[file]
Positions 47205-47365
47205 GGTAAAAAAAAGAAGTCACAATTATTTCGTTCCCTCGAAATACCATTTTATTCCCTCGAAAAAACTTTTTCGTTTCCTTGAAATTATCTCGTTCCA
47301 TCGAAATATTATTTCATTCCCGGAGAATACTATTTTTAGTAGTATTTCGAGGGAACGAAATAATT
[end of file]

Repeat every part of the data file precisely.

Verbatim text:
Positions 47205-47365
47205 GGTAAAAAAAAGAAGTCACAATTATTTCGTTCCCTCGAAATACCATTTTATTCCCTCGAAAAAACTTTTTCGTTTCCTTGAAATTATCTCGTTCCA
47301 TCGAAATATTATTTCATTCCCGGAGAATACTATTTTTAGTAGTATTTCGAGGGAACGAAATAATT